Rest Room for Women Operators at General Headquarters, Signal Corps, Chaumont, Haute Marne, France. Photograph by Sgt. Abbott, Signal Corps, 19 February 1919. National Archives and Records Administration, 111-SC-52738. NARA ID # 86710681. GGA Image ID # 199cc4c294
Victrola Kept Busy
“The salon commands a glorious view of the ocean and the equally large slle-a-manger opens on a delightful little garden. We are next door to the Knights of Columbus and have the privilege of coming on Wednesday night to the band concert that they have in the most beautiful garden in town.
The Victrola is kept going over there all day, so we have the advantages and disadvantages of living next door to a continuous concert. This house has a bath, and bids for the first bath in a real tub, one of the very few in this particular town, are many.
We joke continually about the tub. A real bath, however, is no joke in most parts of France, but a solemn and seldom enjoyed ceremonial.
The Reading Hour; Melanie Van Gastel and Elenore A. Brown, Signal Corps Telephone Operators, Second Army, Toul, Meurthe and Moselle, France. Photograph by Lt. Fox, Signal Corps, 15 January 1919. National Archives and Records Administration, 111-SC-49626. NARA ID # 86705358. GGA Image ID # 199cdd4792
“Then there is gas in the kitchen, and only the housekeepers can appreciate that. The though of being able to cook more than one article of food at a time and being able to have enough hot water for all the gallons of tea that we like to drink rivals the prospect of the magnificent view that the two great windows in the salon afford of all the boats going to and from America with troops.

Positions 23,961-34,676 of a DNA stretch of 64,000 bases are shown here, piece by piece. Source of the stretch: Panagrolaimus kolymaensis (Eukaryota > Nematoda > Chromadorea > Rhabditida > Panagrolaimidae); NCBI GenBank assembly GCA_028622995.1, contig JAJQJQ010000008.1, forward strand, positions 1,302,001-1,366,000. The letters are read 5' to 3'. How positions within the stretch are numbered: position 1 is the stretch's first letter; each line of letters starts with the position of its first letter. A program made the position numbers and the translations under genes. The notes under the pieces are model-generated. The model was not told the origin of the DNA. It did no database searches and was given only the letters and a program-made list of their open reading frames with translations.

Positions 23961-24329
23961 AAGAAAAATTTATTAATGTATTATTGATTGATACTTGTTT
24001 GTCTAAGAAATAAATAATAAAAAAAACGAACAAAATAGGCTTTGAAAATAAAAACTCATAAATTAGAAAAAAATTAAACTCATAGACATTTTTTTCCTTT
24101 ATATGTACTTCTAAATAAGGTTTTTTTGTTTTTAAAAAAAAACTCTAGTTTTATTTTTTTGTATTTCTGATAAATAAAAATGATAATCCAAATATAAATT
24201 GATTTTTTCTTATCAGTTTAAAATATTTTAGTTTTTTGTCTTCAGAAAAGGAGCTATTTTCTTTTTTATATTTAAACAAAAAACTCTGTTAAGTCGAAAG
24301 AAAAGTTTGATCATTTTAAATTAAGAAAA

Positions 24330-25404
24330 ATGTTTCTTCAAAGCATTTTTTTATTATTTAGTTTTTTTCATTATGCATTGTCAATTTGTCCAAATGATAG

“The secretaries in charge of the telephone groups see to it that the girls meet and entertain the American Soldiers under jolly, wholesome circumstances. In the headquarters town a reception was given to the officer stationed there. Real American “honey” parties are often staged. One crowd of boys had an unbelievably good time at a Signal Corps girls’ party.
To Give Farewell Party
“It was the first party with girls they had had over there,” says Miss Watson, “and their appreciation was touching. Some of them hadn’t had a late pass in the months they had been here, and we could scarcely get them out of the house at half-past eleven, so novel was the experience of being with American girls and out of camp after half-past nine.
Bedroom in Women's Telephone Operators' Home, Signal Corps, Chaumont, Haute Marne, France. Photograph by Sgt. Abbott, Signal Corps, 19 February 1919. National Archives and Records Administration, 111-SC-52741. NARA ID # 86710687. GGA Image ID # 199ce4dd07
They ate sandwiches and drank lemonade with the same enthusiasm they displayed on picnics at home when they were smaller and younger, but no more small-boy-like than now. The American man never grows up. He is always ready for play and fool and music. Our last night in our house is to be spent in having a party for the line men, etc., of the Signal Corps.
“The girls are staying at home in the evenings more and more, and all of us have good times together in the salon or garden, and now that the cool weather has come, we can have games in the evenings and songs and make pull candy.”
Dining Room in Women Telephone Operators' Home, Signal Corps, Chaumont, Haute Marne, France. Photograph by Sgt. Abbott, Signal Corps, 19 February 1919. National Archives and Records Administration, 111-SC-52740. NARA ID # 86710685. GGA Image ID # 199cfec7ff
“American “Hello Girls” in France Enjoy High Life in Quaint Chateau in France,” om The Greenville News, Greenville, South Carolina, Monday, 14 April 1919, p. 8